Traumatic circumstances and surroundings affect students in different ways, so they can have differing impacts on behavior and the ability to learn, according to Dr. Patsy Carter of the Missouri Department of Mental Health.

Sedalia School District 200
Sedalia School District 200

As a professional development opportunity for Sedalia 200 faculty and staff, Carter on Tuesday morning discussed ways educators can respond to people who have experienced trauma, along with some traits common among trauma sufferers. Carter said trauma-aware schools are more cognizant of how to support students who have experienced neglect, abuse, crime or other negative factors.

Carter said studies have found that trauma can change the structure of the brain and how it works, especially for young learners. To cope with its effects, students frequently adopt behaviors such as substance abuse, eating disorders, self-harm and violence.
“If their needs are not met, they may learn that people are not good, they will not meet your needs, you cannot trust them and the world may not be a safe place – particularly if it is not neglect but actually harming (them),” Carter said. “But neglect can have as much impact … as abuse.”

As a result, students’ classroom behaviors can turn to withdrawal, defiance, aggression or an unhealthy quest for perfection. Carter said educators need to build trust with such students, empower them to make some of their own choices and work to make students feel as safe as possible at school.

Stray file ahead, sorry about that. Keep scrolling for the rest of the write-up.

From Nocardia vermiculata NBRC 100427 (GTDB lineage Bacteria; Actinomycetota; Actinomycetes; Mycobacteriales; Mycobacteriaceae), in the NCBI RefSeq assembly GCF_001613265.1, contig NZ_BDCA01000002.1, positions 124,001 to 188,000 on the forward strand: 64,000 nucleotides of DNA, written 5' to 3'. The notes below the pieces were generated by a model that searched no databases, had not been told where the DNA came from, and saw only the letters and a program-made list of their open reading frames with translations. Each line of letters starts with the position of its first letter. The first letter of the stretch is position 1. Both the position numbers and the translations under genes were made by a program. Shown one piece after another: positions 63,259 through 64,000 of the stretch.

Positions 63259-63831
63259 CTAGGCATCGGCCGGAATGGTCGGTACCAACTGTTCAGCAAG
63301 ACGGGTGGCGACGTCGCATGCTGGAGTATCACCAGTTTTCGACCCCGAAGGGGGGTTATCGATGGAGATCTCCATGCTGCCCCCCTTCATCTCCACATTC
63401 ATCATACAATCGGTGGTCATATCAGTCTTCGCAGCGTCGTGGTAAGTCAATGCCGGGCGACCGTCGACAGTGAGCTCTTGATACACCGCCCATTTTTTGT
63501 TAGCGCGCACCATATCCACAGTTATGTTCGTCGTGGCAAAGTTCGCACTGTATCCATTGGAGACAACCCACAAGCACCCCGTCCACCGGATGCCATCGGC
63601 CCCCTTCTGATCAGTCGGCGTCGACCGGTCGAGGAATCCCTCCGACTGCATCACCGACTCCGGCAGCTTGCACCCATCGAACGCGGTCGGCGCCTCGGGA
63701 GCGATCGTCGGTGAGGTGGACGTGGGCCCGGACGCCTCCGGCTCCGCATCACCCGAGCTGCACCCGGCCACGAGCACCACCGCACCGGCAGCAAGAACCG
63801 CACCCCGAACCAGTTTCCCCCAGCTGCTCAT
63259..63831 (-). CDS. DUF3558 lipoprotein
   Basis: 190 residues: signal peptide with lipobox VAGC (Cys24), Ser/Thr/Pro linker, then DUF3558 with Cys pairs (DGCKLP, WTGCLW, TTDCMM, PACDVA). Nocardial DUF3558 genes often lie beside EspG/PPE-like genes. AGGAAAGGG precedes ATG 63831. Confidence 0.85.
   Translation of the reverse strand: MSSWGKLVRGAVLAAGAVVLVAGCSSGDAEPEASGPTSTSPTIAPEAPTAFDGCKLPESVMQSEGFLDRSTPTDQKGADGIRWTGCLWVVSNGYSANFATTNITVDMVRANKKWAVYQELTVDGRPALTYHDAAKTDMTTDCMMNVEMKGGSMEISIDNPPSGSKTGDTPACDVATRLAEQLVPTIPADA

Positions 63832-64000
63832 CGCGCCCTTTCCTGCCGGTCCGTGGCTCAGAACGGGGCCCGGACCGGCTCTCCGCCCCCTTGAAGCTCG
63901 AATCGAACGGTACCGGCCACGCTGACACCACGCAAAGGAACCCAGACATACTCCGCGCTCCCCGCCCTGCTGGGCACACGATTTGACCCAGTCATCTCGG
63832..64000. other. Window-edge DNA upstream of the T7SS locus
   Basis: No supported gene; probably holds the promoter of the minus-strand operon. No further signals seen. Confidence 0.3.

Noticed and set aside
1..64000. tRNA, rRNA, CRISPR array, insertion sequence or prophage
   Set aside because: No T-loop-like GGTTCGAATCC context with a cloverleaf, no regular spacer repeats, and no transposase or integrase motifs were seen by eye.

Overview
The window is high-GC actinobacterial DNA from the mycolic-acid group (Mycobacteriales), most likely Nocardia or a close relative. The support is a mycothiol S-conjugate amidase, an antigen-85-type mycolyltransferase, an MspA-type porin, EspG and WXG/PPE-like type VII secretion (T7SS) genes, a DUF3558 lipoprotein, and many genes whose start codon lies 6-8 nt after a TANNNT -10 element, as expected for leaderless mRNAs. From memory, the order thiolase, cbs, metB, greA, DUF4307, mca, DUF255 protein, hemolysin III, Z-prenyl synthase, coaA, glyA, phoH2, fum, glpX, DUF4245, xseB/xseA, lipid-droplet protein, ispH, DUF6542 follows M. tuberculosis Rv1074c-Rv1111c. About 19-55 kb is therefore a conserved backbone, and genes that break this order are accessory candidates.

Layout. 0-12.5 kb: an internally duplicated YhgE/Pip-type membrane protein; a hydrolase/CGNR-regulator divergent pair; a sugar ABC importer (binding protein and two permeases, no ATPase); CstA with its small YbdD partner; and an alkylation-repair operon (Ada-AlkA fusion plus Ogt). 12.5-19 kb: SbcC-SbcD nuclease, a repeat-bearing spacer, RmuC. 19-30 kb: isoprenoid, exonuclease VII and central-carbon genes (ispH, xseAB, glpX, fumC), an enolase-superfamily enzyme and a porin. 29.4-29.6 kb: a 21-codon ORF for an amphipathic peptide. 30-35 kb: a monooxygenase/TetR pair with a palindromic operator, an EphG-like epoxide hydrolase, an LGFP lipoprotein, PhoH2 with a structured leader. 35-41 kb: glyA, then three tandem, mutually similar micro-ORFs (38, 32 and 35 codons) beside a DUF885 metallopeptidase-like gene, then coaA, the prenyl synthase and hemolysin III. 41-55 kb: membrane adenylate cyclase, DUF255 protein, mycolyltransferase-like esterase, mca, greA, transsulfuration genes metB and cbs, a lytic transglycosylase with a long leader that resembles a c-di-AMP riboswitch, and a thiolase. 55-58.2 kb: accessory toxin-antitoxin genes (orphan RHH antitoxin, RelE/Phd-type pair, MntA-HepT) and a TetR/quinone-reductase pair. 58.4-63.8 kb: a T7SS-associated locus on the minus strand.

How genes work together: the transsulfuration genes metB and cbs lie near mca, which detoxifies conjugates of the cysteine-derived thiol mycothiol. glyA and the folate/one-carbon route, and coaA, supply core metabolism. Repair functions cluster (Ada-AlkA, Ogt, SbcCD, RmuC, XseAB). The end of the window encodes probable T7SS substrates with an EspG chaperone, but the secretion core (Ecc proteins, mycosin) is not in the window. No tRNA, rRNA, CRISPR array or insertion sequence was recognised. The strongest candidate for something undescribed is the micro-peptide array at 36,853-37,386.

Carter also encouraged the Sedalia 200 staff to help themselves cope with their own daily stresses.

Pat Sturges, director of health services for Sedalia 200, said: “Children with trauma in their lives are not being willfully disobedient when they act out in the classroom. They are often reacting to something that happened long before they came to the classroom. They need to feel safe in the classroom. If we can understand that one thing and learn some tools to de-escalate situations, then students can remain in the classroom where learning occurs.”

In the photo: Dr. Patsy Carter of the Missouri Department of Mental Health details preferred ways to respond to people who have experienced trauma during her presentation Tuesday morning in the Heckart Performing Arts Center. Carter’s program was a professional development opportunity for Sedalia School District 200 faculty and staff members.

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